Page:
For me, that’s exactly what happened. The first time I played Smash Bros. on N64, I was unfamiliar with the vast majority of characters available. The only games I had ever played amongst them were Mario and Pokemon. I knew Link was from Zelda, Fox was from Star Fox, and Donkey Kong was in the Donkey Kong Country games, but I had never played any of them and the characters Samus, Captain Falcon, Ness, and Kirby were completely unfamiliar to me. Smash Bros. introduced me to a bunch of now beloved games and characters, which has led me to enjoy the games even more.

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2. Items, Trophies, and Music Galore

Much like the Mario Kart series has pulled numerous items from the Mario games, Smash Bros. has pulled items for use from all of the franchises represented (and many more). There are weapons to hold (like the Beam Sword, which is similar to a lightsaber from Star Wars), items to throw (like Pokeballs, which bring out a random Pokemon to attack your opponents), healing items (ranging from healing a small portion of your health to fully restoring it), trap items (like a proximity mine, which explodes when your opponents get near it), and items that give your character an advantage (like increased speed and jump height from the Bunny Hood). Then there are Assist Trophies (a more recent addition), which act much like Pokeballs, except that they bring in miscellaneous characters from many Nintendo games not necessarily represented in the roster. All of these items can help to even the playing field.

There are also literally hundreds (possibly thousands by now) of unique trophies you can obtain that showcase detailed models of characters, items, etc. from Nintendo games, each with detailed descriptions including who/what they are and from what game they originate. Music enthusiasts can also obtain dozens of songs from various Nintendo games throughout the years, both in the original and stellar remixed forms.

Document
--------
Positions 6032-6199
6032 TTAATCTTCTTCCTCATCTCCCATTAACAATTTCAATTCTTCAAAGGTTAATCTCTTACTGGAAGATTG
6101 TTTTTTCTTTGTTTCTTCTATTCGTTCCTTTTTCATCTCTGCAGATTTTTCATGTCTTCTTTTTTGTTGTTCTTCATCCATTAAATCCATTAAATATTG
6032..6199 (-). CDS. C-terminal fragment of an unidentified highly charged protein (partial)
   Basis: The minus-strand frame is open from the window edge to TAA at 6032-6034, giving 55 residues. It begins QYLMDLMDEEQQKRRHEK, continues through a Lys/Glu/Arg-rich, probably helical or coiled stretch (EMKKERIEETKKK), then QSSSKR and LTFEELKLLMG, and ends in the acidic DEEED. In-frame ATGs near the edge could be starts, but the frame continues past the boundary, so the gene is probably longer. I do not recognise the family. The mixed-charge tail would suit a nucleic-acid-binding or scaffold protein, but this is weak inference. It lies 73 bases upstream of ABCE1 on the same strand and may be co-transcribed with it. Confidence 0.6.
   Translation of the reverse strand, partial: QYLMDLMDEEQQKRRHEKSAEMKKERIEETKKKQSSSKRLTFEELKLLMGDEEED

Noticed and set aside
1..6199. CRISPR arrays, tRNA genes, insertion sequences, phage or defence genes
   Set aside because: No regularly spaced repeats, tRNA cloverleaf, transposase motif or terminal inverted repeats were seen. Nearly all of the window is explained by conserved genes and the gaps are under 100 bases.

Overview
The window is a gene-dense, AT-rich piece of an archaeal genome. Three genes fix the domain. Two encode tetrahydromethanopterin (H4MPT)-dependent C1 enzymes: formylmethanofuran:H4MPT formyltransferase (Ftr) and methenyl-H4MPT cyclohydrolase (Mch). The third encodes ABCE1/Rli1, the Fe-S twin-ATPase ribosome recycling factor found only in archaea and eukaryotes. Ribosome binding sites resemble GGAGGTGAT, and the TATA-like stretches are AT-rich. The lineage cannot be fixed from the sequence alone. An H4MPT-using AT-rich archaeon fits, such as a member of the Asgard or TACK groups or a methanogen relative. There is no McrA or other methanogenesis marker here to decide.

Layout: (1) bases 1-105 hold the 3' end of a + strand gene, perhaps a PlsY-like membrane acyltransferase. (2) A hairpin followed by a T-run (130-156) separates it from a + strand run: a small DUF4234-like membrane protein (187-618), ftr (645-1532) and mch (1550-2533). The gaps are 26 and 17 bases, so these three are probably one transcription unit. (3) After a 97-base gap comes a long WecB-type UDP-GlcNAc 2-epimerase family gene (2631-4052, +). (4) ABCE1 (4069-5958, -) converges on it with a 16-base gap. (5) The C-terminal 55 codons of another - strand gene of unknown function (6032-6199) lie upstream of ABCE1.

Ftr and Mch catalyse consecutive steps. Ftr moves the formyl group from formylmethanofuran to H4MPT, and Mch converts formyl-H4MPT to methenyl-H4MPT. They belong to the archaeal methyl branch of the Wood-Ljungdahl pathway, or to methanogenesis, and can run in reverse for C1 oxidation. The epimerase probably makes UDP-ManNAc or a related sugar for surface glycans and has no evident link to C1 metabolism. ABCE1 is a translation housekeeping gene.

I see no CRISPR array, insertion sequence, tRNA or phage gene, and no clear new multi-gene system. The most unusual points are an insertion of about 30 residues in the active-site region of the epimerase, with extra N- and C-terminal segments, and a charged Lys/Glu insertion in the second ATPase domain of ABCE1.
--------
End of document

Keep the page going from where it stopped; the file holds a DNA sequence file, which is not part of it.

Trophy

This is just a small portion of the trophies you can obtain, first introduced in Super Smash Bros. Melee.

3. No Complicated Combos to Learn

In most fighting games, each character has different button combinations required in order to perform specific attacks. The Smash Bros. series simplifies it to A = regular attacks, B = special attacks, R/L = block, Z = grab/throw, X/Y (or any of the C buttons on N64) = jump. Add in a direction (down, left/right, or up) and you get different moves. This makes it significantly easier to experiment with different characters because you can just apply the same type of button presses to any character and know you’ll get a result.

Of course, as with any fighting game, there are plenty more advanced techniques you can learn, ranging from Smash attacks (both standard and charged) to dodging (both on the ground and in the air) and ways to recover from falling off a stage. But none of the latter techniques are required to play the game; they’re simply things you can learn as you go along.

4. Four Players at a Time w/Teams Optional